No Ho can resist when the drummers beat dama and dumeng.
The Mage Porob festival of the Ho people pushes all — young and old — from their village homes to gather for a community dance. No one stops dancing until the sun sets. The film goes deeper asking what is the Ho way of life beyond Mage Porob?
The Ho people remember their ancestors and deities as the dehuri (elder and priest) offer the prayers and best flowers, fruits, leaves and meat. (Kujur) But a festival is not a festival without a community dance. All conflicts come to an end when Mage Porob drags the villagers to the dancing field. Even a mother with a baby taps her feet to the rhythms of dama and dumeng while holding the next dancer with one hand and the baby with the other. The entire village becomes an assembly line. The once-successful music arranger who is now partly disabled still keeps the drummers in sync with his coordinated hand gestures. The dancing field is that place where young members of the community get to meet and approach their future partners. The Sarapancha, an elected local political leader, also joins the dance group for a short while. The real world problem pauses as buckets of water are sprinkled to settle the dust right before the dance starts. The Ho way of life goes much beyond Mage Porob. The people, their language and culture have seen so much change around since the community started moving out of the Chota Nagpur Plateau of present-day Jharkhand and Odisha. (Damodaran) All that change and the nature that every Ho calls home has shaped their animist cultural and religious practices. The film is touched by the free-flow conversations between the villagers that cite folklore, songs and the meticulous jamming of dama and dumeng, two signature percussion instruments that are seen in every single Ho cultural gathering. (Reichel) When the entire film is shot in the Keshpada village, some of the annotative additions along with subtitling were done in collaboration with the Veer Birsa Munda Ho Students Union Odisha (Birbasa) in Bhubaneswar.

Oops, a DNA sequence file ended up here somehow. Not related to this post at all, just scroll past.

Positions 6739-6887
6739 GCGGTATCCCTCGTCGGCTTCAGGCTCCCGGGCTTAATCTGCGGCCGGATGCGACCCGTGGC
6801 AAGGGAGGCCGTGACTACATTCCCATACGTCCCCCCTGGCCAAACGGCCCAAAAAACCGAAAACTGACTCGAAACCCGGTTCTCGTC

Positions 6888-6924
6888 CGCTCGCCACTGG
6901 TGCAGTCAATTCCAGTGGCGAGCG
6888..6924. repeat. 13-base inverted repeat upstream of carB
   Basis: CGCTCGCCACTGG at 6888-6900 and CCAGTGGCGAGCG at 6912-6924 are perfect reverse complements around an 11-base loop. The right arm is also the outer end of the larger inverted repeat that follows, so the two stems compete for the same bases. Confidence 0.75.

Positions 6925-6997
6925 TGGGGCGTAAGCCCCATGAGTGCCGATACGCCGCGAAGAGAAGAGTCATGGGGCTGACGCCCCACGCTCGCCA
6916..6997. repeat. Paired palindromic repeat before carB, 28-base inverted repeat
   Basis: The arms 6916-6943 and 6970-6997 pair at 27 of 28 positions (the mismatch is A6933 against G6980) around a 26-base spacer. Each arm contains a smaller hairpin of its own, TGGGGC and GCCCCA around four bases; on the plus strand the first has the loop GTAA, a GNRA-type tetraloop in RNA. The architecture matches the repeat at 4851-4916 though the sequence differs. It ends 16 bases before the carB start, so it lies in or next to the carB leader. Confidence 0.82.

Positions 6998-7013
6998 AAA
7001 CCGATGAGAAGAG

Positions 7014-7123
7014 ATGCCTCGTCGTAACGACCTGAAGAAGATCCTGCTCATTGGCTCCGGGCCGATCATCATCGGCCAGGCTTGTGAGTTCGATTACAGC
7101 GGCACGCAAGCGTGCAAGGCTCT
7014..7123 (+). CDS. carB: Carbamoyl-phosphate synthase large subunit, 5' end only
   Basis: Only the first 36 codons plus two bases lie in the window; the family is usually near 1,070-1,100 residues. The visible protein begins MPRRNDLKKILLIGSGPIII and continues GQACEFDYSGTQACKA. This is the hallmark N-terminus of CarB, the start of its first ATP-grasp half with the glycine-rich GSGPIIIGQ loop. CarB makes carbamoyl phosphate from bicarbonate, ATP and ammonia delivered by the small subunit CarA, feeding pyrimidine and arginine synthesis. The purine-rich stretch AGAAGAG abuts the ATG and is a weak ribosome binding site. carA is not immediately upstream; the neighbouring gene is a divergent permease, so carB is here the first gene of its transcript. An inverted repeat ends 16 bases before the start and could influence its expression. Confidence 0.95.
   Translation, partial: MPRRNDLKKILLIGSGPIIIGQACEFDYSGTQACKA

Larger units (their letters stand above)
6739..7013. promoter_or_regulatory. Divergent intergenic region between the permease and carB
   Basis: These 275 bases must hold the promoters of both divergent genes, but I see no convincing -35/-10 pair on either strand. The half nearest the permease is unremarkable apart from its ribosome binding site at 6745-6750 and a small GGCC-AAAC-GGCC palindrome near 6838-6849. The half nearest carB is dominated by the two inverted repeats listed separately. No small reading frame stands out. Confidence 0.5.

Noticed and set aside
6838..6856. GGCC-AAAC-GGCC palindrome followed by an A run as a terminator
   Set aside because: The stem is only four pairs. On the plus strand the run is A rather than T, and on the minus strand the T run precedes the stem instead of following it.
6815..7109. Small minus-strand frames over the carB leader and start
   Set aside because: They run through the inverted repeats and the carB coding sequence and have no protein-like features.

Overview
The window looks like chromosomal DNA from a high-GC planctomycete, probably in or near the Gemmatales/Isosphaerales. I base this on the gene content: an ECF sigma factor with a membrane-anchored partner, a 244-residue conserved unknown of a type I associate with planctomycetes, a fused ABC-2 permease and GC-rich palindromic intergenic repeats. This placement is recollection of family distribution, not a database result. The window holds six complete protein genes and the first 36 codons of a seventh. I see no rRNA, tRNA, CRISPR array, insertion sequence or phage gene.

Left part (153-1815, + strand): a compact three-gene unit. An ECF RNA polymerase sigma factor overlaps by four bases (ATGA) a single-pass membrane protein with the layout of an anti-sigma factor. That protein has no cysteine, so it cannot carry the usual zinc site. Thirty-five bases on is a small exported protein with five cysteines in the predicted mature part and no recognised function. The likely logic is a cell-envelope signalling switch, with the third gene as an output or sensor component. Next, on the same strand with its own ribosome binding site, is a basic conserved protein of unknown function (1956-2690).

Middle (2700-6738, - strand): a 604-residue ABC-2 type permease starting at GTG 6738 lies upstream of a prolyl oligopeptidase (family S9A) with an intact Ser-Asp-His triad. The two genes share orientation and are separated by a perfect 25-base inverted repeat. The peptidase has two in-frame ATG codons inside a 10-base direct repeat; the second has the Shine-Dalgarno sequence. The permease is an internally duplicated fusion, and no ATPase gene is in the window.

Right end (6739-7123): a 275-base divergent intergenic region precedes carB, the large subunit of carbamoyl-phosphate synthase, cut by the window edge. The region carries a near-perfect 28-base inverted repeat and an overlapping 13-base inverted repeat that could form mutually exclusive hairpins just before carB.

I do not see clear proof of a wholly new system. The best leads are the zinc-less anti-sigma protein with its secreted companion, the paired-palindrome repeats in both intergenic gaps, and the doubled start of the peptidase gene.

The Ho people are an indigenous group that has made the lush nature their home for ages now. Majority of the community are in the eastern states of India — Jharkhand, Odisha and West Bengal. This documentary is merely a window to the vast expanse of the Ho people, their language and culture. Set in the Keshpada village of the Mayurbhanj district in Odisha, the entire film is narrated many members of the local community. The film is an outcome of a collaboration with the entire Keshpada village and the Birbasa student group in Bhubaneswar, Odisha, apart a funding support from the National Geographic Society. (Rajpal)
|Name in Ho (Warang Citi writing system)|
|Name in International Phonetic Alphabet (IPA)||/mɑːge pɔɾɔb/|
|Cast||Khuduray Tiyu, Rama Tiyu, Debendra Tiyu, Bagun Singh, Tuna Purty, Matai Tiyu, Bhola Purty, Santanu Tiyu, Sidio Singh, Mathura Singh, Dabung Singh, Jena Singh, Dibakar Melghandhi, Ladura Singh Haiburu, Bipin Chandra Tiyu, Laxmi Haiburu, Singo Haiburu, Phurmi Singh Sundi, Mathura Deogram, Pritam Munduya, Cheley Munduri, Buddha Rout, Lalit Mohan Singh Banara and Kuna Kandeyang|
|Country of production||India|
|Country of Origin||India|
|Filming location(s)||Keshpada, Mayurbhanj district, Odisha
|Location scouting||Lalit Mohan Singh Banara|
|Interviews, translation, and coordination||Lalit Mohan Singh Banara and Santanu Tiyu
|Captioning translation||Santanu Tiyu, Mangal Singku, Sibanath Hasdah, Biswajeet Sinku, Kuna Kandeyang, Rabindra Boipai, Vishal Bandra, Rajiv Sawayan, Sunaram Singh
|Overall coordination||Laxmidhar Singh, Mangal Singku, and
Veer Birsa Munda Ho Students Union Odisha (Birbasa)
|Year of Production||2018|
|Release Dates||30 June 2019 (India)|
|Duration/running time||40 minutes (appx.) / 00:40:50 (hh:mm:ss)|
|Distribution company||O Foundation (OFDN)|
|Production company||O Foundation (OFDN)|
|Camera||Subhashish Panigrahi and Prateek Pattanaik|
|Recordist (location and Foley)||Subhashish Panigrahi|
|Additional sound||Prateek Pattanaik|
|Advisors||Mangu Purty, Eddie Avila|
|Keywords||Ho, Adivasi, indigenous language|
|Permanent media archive||Film on Internet Archive (https://archive.org/details/mage-porob)|
|Entertainment Identifier Registry (EIDR)||EIDR:|
|Summary||No Ho can resist when the drummers beat dama and dumeng.|
|Copyright||2019 © Subhashish Panigrahi. CC-BY-SA 4.0|
|Film type||Documentary Feature|
|Frame Rate||24 fps|
|Captions||English (Closed Caption), English (Open Caption)|
Viewing and screening
You can watch the entire film online on the Internet Archive or even download and share among others to watch offline for free of cost. You are most welcome to contact the producer if you would like to conduct a discussion post screening.
A detailed dossier containing the datasheet, synopsis and other important details can be downloaded from here.
Rajpal, Seema. “O Foundation and National Geographic Set out to Document Endangered Languages before They Are Lost Forever.” The New Indian Express, 25 Aug. 2018, https://www.edexlive.com/happening/2018/aug/25/o-foundation-and-national-geographic-set-out-to-document-endangered-languages-before-they-are-lost-f-3728.html.
Moseley, Christopher. UNESCO Atlas of the World’s Languages in Danger. http://www.unesco.org/languages-atlas/en/atlasmap/language-id-1212.html. Accessed 16 May 2021.
The Datasheet Last updated: 2021-05-16
Cite this film
© 2020. Subhashish Panigrahi. CC-BY-SA 4.0